You get an athlete who destroys himself with anabolic steroids.  He may become a great champion with the use of the drugs, and then he wears a peanut shell and a rubber band for a jockstrap the rest of his life because his testicles are atrophied.  I don’t consider it worth it.  You’re an athlete only a few years, but you’ve got to be a man a long time. – from Dr. Wright’s book  “The Makings of an Olympic Champion”

Heavy Lifting Objects

by Al Myers

Frank's "1 TON" Train wheels, that he uses for hip and harness lifting.

The other day I covered a story about Frank’s big “1-TON” train wheels in his backyard, and how he uses them in his training for heavy hip and harness lifting.  These big train wheels are more than just “yard art”  to Frank – they are an important apparatus used in his all round training.  Several other all rounders have similar things they use for training the heavy chain lifts.   I have been in many all round club gyms and have seen other heavy things used.  It goes to show that there are things to train on besides bars and plates. 

Al Springs uses these "giant tires" to train the hip and harness lifts.

Al Springs has his “giant tires” that he uses for Hip and Harness lifting.  Very impressive setup!

This is All-Round lifing legend Steve Schmidt's setup for training the Heavy Lifts, complete with his walker.

Steve Schmidt has his “big frame” that he uses.  He did many of his 3000 pound plus Harness Lifts using this setup.

The Dino Gym's Train Wheels, which reside by the front door of the gym.

At the Dino Gym, I have a couple of Train Wheels on a Heavy Lift bar that I use to train the hip and harness lifts.  Altogether, they weigh in at 1425 pounds including the bar.   I have done a set of 20 reps in the Harness Lift with these, and sets of 5-10 for hip lifting.  As of yet, I have not done a Hand and Thigh with them.   I’m gonna make that a goal of mine this summer – 1 rep in the Hand and Thigh with these train wheels!!! That’s a perfect summer challenge for me!!

Middle Atlantic Postal

by Al Myers

USAWA Middle Atlantic Open Postal Meet

Dates: Between June 1st and June 30th, 2013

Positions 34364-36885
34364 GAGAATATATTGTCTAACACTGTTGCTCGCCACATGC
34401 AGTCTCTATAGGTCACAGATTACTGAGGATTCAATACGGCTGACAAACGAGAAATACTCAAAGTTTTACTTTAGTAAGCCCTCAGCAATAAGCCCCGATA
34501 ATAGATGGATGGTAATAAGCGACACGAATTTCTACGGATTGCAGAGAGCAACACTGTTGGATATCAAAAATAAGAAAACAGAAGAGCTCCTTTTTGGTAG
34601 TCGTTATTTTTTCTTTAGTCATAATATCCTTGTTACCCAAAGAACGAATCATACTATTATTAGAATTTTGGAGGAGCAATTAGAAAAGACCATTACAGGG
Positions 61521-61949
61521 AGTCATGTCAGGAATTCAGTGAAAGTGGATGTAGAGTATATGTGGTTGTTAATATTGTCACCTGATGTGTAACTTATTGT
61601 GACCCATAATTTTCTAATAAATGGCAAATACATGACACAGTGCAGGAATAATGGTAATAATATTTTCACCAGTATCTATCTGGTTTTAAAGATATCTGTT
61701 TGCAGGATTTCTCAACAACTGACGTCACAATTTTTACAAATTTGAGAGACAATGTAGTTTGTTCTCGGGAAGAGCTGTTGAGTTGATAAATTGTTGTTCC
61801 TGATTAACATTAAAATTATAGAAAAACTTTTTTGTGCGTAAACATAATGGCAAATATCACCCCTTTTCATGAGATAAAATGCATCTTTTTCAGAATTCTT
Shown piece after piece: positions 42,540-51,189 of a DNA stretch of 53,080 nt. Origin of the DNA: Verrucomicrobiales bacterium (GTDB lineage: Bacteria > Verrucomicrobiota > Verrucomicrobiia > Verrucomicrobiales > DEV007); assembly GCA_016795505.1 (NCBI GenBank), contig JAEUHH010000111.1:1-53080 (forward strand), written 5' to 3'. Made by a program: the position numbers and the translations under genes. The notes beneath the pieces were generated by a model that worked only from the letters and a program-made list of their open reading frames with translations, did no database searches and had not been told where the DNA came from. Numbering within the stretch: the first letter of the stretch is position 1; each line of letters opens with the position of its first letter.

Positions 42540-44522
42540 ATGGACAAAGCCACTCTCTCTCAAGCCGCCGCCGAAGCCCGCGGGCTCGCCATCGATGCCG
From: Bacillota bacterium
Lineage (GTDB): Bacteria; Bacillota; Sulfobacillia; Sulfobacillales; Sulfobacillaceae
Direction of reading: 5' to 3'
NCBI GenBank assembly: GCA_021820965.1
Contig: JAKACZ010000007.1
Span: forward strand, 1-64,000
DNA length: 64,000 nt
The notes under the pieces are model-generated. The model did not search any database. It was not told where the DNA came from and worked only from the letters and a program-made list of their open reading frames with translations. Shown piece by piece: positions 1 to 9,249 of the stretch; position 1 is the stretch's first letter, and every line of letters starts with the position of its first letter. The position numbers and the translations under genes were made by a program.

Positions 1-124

Entry form must be postmarked by July 5th, 2013

Must be a current USAWA member to be eligible for competition

Entry Fee: None

Official USAWA rules apply as outlined in the Rule Book

Lifts:

Press – From Rack

Curl – Reverse Grip

Hack Lift

ENTRY FORM (PDF) – 2013 Middle Atlantic Open Postal Meet Entry Form

National Championships

by Al Myers

MEET ANNOUCEMENT
2013 USAWA NATIONAL CHAMPIONSHIPS

The 2010 USAWA National Championships was also promoted by Denny and Judy Habecker. This shows Denny "busy at work" calculating the day's results while Frank Ciavattone is "looking over his shoulder" to make sure he doesn't make any mistakes!

Denny Habecker, the USAWA National Championships meet promoter, has just released the entry form for this years Championships.  It will be held the last weekend of June, which has become the traditional time of the year for the National Championships.  Denny is a very seasoned Championship promotor and has promoted several Championship events.  Every one that he has promoted that I have attended has always been done with upmost professionalism.  Denny always makes his events truly for the lifters.  Make sure to get this date on your meet calendar right now!

Schedule of  Events

Venue: Lebanon Senior Center , 710 Maple St.  Lebanon, Pa.  

Weigh-ins:7:30 A.M. to 8:30 A.M. –Saturday and Sunday

Lifting starts:  9:30 A.M.

Lifts: Saturday – June 29, 2013

Deadlift – One Arm
Clean & Press – 12” Base
Pullover – Staight Arm
Continental To Belt

Lifts: Sunday – June 30, 2013

Snatch – One Arm
Pullover and Push
Deadlift – Ciavattone Grip

Entry Fee – $55.00
T-Shirt Included

Awards: 1st, 2nd, and 3rd in each weight class and Age  divisions for Masters, Juniors, and Women, Based on total poundage lifted. Best Lifter Awards for each age group in Masters, Juniors, Senior [20-39], and Women by Formula.

INFO PAGE – 2013 USAWA Nationals – info page

ENTRY FORM – 2013 USAWA Nationals – Entry